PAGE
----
Further reinforcing this admirable ease of use philosophy, Intel has once again avoided the popular yet not very adaptable LSI/SandForce controllers for the four “drives”. Instead, they’re using the jointly developed EW29AA31AA1 Intel/Hitachi SSD chips.

These controllers are actually being used by Hitachi is using in their UltraStor solid state drives and unlike SandForce products they are highly capable of handling non-trim environments, which is what RAID and PCI-E based SSDs utilize by default. This choice of controller helps make the 910 a “hands off” drive which will not require constant monitoring like a SandForce based unit would. More to the point, the four EW29 controllers handle all of the “idle time garbage collection” at their level and require no additional CPU cycles to keep the 910’s NAND in tip-top shape.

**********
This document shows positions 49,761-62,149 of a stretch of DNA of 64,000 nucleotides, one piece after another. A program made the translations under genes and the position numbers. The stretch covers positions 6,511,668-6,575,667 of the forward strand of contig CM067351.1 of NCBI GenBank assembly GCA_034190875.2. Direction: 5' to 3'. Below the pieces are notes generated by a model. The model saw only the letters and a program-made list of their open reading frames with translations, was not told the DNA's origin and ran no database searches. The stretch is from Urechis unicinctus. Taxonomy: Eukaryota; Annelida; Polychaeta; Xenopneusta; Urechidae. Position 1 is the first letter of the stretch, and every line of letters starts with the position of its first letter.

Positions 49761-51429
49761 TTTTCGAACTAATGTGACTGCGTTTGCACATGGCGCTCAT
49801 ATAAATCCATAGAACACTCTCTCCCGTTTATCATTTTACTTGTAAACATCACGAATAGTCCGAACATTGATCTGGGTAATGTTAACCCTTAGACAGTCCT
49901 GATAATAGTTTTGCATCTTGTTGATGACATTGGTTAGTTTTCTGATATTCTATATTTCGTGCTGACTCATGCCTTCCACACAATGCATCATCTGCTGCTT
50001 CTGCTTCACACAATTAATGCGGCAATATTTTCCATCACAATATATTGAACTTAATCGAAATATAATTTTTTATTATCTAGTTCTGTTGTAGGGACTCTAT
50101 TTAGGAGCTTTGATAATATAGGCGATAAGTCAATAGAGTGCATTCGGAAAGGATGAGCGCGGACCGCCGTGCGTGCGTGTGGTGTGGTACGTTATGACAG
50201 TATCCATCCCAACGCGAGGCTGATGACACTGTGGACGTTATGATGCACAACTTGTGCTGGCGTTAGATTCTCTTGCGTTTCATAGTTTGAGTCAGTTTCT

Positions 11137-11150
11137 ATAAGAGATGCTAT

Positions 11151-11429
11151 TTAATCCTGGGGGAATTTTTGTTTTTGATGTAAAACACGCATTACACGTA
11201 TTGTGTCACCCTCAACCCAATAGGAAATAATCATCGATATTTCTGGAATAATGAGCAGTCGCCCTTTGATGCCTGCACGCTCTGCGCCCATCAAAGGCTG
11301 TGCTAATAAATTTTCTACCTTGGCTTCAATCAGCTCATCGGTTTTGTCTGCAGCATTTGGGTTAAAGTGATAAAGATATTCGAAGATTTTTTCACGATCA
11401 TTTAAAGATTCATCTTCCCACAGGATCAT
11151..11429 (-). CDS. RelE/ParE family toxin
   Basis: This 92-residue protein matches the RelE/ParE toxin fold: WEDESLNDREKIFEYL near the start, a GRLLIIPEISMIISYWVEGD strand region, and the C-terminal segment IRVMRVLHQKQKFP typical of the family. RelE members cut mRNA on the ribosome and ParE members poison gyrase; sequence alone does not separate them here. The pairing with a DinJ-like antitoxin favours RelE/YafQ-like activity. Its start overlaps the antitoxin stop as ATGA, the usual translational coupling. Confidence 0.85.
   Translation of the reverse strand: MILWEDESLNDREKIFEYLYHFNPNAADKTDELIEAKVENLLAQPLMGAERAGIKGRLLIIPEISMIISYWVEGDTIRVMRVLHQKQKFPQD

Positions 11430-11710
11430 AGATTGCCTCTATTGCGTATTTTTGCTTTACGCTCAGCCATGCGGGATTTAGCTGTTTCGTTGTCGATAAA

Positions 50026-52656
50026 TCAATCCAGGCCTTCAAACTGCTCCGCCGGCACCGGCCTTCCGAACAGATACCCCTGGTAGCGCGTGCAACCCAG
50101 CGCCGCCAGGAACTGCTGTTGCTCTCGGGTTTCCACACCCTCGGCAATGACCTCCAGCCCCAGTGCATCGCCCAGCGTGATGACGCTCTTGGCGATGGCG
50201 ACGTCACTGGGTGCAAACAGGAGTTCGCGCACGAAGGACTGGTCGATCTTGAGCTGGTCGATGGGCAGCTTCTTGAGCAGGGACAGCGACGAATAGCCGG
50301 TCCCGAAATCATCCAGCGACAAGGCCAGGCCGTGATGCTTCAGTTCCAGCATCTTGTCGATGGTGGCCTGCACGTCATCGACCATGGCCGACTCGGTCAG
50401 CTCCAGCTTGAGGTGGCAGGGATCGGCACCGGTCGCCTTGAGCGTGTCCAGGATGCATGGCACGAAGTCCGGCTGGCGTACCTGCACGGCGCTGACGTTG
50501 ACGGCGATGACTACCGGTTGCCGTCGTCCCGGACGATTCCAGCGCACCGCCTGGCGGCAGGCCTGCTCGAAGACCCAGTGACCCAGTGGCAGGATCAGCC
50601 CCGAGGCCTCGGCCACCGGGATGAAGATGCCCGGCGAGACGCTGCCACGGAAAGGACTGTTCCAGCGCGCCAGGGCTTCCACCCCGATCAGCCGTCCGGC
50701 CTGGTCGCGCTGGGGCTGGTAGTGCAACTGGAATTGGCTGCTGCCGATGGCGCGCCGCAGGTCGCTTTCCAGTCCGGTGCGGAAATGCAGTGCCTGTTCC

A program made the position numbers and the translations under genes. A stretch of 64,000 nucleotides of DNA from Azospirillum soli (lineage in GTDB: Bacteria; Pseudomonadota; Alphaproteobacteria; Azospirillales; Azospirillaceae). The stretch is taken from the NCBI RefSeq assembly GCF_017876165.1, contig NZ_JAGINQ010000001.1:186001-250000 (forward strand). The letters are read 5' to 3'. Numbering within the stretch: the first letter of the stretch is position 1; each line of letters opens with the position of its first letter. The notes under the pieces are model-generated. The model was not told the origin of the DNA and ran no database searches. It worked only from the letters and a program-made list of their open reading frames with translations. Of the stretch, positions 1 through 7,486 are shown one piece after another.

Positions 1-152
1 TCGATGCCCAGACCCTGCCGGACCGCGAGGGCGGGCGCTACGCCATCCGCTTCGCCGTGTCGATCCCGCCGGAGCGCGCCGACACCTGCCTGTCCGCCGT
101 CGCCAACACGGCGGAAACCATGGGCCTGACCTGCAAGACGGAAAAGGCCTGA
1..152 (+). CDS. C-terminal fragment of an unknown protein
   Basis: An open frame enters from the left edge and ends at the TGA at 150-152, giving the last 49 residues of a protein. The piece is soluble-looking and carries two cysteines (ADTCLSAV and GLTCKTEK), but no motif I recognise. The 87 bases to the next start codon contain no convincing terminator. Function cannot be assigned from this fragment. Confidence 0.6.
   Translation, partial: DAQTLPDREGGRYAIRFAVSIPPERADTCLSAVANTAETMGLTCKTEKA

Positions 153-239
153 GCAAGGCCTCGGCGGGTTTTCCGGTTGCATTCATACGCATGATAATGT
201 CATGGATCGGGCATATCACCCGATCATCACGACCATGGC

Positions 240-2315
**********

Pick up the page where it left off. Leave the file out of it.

Let’s begin by stating the obvious first: there are a dozen NAND slots that have gone unpopulated and they will be utilized for higher capacity models in the future.

Speaking of the NAND, unlike most enterprise devices this unit eschews SLC and standard MLC ICs for some simple reasons. Standard 25nm MLC NAND has an erase cycle life of between 3,000 and 5,000 which is very low for use in constant high demand environments like the typical server. By that same token the traditional choice of SLC - with its much longer life – would have significantly increased the upfront cost of an already expensive storage device.